Another strange fact was that a Nubian courtier would be reading the Book of Isaiah to begin with. Apparently he was on his way back from Jerusalem, where he had gone to worship, so he was interested in Judaism. He wasn't alone; my study notes say that "gentiles could worship in the temple enclosure, although they were restricted to the outer court." I wonder how many gentiles were worshipping the Jewish God back then? Certainly it would help explain why converts to Christianity started popping up even before the disciples were specifically seeking them. That gentiles would worship even though they were treated as second-class citizens certainly makes it seem like Yahweh was already a powerful draw.

Thursday, March 27, 2003

Acts 6-7

I've fallen behind so I'm going back (temporarily) to blogging more than one chapter at a time. I fear I'm going to keep falling, because I doubt I'll blog tomorrow. Work will be very busy, and then we're heading to a goodbye party for my boss, who's transferring to another bureau. I've learned the hard way not to blog after imbibing!

Anyway, in this case the two chapters tell basically one story. A disciple named Stephen is arrested on charges that he was blaspheming Moses and God. At the trial, rather than answer the charges directly, he gives a sort of SSDB account of Hebrew history, galloping all the way from Abraham through Moses and on to Solomon in about six paragraphs. It's a selective history, emphasizing the extent to which the Hebrews resisted what was good for them. He wraps up:
’You stiff-necked people, uncircumcised in heart and ears, you are forever opposing the Holy Spirit, just as your ancestors used to do. Which of the prophets did your ancestors not persecute? They killed those who foretold the coming of the Righteous One, and now you have become his betrayers and murderers. You are the ones that received the law as ordained by angels, and yet you have not kept it.’ (7:51-53)

The listeners respond by taking him out and stoning him to death. As he's dying, Stephen asks God to forgive them.

Although other apostles have gotten into some legal scrapes before now, I think Stephen is the first person to end up dead from it. Exactly why his punishers don't feel politically inhibited the way they did with Peter isn't clear, but the description makes it sound like a kind of mass rage descended on them for being criticized so sharply, and they killed him without much forethought.

In a way, Stephen was not telling them anything that they didn't know; probably the greatest charm of the Old Testament is its honesty about how its heroes screw up. And in my experience, Jews know this, and are among the most self-critical of peoples. I am reminded of a remark I overheard by a Jewish office-mate, about Catholicism: "You know, you'd think that two religions based so heavily on guilt would get along more." But evidently, the Jewish establishment of the time had become so complacent they'd forgotten how to cope with criticism. And, sadly, soon the tables would be turned, and it would be Christians doing the persecuting.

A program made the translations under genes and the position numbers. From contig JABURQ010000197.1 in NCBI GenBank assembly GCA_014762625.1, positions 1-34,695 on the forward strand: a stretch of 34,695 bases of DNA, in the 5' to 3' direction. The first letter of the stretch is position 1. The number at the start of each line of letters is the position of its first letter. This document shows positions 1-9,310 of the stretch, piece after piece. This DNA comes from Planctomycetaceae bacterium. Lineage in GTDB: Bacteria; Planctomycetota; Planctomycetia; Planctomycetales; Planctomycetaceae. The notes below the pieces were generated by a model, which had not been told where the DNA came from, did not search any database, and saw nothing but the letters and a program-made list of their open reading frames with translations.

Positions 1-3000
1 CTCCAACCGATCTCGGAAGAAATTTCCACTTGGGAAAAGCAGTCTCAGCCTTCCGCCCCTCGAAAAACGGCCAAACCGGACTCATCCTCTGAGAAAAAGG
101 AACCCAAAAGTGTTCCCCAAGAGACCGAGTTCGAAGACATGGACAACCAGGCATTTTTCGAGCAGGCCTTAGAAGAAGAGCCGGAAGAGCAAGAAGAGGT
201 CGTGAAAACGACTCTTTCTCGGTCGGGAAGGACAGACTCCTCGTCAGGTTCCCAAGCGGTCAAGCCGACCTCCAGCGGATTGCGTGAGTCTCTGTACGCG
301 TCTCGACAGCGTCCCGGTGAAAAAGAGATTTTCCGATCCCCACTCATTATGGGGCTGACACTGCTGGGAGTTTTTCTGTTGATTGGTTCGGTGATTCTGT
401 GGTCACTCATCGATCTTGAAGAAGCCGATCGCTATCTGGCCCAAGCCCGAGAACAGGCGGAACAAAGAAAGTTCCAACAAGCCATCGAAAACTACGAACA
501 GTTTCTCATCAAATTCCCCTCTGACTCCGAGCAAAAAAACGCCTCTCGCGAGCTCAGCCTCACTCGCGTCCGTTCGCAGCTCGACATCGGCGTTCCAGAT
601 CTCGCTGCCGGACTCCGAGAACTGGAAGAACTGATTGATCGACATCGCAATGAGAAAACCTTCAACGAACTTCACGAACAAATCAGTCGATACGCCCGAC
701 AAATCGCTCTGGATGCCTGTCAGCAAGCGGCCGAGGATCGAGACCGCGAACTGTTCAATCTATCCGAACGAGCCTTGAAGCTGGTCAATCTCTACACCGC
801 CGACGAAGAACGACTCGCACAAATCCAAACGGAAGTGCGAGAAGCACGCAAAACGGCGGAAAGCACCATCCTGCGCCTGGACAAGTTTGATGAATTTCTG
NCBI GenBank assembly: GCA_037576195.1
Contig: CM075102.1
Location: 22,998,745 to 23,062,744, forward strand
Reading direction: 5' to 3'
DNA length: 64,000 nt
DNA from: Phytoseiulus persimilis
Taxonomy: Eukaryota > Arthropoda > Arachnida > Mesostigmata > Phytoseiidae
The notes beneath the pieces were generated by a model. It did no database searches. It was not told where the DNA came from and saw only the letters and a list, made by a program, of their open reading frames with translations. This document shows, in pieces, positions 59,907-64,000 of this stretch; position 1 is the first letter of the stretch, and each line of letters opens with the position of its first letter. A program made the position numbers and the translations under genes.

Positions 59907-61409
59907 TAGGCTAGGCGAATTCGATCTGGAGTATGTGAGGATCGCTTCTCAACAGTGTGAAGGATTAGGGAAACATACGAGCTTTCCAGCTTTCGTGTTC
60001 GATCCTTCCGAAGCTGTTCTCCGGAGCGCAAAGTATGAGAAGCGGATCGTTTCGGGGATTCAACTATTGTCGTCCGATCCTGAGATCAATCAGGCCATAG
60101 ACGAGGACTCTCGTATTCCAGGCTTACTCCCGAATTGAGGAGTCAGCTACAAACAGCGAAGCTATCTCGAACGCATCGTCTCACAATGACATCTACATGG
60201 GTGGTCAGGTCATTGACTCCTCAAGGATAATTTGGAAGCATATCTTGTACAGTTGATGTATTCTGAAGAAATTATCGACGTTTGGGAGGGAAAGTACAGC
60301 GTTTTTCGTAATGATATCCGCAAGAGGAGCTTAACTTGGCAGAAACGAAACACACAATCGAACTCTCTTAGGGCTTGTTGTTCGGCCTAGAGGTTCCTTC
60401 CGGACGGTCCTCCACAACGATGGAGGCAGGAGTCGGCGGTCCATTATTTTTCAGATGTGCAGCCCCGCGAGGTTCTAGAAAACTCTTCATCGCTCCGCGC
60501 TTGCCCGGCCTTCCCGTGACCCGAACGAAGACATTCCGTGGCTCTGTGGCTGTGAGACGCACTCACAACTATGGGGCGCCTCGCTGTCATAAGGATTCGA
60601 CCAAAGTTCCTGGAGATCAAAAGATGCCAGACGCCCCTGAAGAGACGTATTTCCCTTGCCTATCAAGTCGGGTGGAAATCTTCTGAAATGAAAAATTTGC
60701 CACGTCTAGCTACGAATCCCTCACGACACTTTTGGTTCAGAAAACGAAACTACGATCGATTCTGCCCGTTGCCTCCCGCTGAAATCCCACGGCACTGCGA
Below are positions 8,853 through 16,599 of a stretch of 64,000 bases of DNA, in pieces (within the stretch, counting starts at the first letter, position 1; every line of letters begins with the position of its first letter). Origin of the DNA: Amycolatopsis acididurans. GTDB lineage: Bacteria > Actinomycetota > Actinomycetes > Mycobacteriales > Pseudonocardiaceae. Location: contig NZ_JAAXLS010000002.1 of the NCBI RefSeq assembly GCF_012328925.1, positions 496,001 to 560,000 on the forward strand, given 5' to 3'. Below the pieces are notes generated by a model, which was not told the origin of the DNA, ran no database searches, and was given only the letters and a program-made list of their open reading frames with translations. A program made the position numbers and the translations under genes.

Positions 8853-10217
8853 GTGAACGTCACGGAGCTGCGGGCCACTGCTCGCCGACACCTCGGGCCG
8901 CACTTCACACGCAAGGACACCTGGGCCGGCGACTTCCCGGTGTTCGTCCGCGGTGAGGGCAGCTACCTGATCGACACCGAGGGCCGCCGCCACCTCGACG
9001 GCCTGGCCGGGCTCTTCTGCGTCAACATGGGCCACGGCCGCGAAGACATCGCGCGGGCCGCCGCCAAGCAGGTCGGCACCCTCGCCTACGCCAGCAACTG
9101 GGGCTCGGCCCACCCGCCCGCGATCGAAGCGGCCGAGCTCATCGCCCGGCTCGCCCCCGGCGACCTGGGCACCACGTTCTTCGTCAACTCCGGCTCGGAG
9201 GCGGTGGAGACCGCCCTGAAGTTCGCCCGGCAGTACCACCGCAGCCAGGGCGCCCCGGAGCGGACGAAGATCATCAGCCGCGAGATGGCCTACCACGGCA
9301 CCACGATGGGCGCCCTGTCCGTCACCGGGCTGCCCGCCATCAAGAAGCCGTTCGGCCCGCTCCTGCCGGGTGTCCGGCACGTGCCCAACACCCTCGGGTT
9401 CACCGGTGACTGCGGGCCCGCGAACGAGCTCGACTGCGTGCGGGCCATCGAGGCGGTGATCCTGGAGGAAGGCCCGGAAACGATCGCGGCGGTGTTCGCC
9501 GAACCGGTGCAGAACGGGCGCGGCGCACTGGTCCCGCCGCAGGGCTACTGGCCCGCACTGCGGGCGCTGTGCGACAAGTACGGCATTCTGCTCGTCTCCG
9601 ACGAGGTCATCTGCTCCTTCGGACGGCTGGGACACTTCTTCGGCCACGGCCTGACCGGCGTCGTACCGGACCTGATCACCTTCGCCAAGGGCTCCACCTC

Pharaoh's children

Jeanne d'Arc has a powerful post considering why even Iraqis who fled Saddam's Iraq would fight against the American invaders. She compares the phenomenon to herself and her abusive father:
When I was thirteen, he left. I have a very vivid memory of that night. My mother was at work. I watched him pack. He was drunk, crying, and I felt sorry for him. He kept telling me how everyone loved his father, and he wished he was like him, but he couldn't be. And then he started screaming that he could have been a better father if he just had a daughter who was worth something. He grabbed my face in one big hand and said that if anybody asked me how come I didn't have a father, I better tell them it was because I didn't deserve one. I couldn't figure out if he was angry or sad, and not knowing scared me more than anything. I locked myself in the bathroom for awhile, and when I came out, the apartment was silent. I remember going from room to room, doing something very weird -- looking in the closet and under the bed and in hidden corners, even in the narrow space beside the refrigerator where my mother kept the broom, not trusting that he was gone, terrified that he would leap out at me. And then, when I believed he was gone, and I was safe, I started to cry, because I had made his life so miserable, and now that he was gone -- and somehow I knew that time it was for good -- I had no way to make it better.